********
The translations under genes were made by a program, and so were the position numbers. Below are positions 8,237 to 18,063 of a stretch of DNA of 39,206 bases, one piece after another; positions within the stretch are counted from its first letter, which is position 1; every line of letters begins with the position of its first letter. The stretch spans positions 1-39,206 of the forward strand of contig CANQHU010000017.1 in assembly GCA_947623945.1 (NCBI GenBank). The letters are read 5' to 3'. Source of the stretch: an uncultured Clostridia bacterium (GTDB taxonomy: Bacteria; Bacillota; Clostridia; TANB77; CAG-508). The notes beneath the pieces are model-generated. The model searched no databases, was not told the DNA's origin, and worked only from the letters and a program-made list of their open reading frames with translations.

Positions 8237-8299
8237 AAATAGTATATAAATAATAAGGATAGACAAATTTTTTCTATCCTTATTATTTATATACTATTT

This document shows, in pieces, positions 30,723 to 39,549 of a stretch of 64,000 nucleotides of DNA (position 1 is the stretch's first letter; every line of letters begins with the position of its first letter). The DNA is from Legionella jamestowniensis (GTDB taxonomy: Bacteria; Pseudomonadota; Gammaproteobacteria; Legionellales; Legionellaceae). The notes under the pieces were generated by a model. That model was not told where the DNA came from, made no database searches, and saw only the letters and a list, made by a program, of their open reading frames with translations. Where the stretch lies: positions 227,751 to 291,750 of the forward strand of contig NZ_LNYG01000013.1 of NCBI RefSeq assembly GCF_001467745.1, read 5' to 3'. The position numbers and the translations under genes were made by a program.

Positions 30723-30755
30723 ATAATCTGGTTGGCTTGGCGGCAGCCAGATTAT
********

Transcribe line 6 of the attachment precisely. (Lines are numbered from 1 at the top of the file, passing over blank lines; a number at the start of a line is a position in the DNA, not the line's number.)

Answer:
30723 ATAATCTGGTTGGCTTGGCGGCAGCCAGATTAT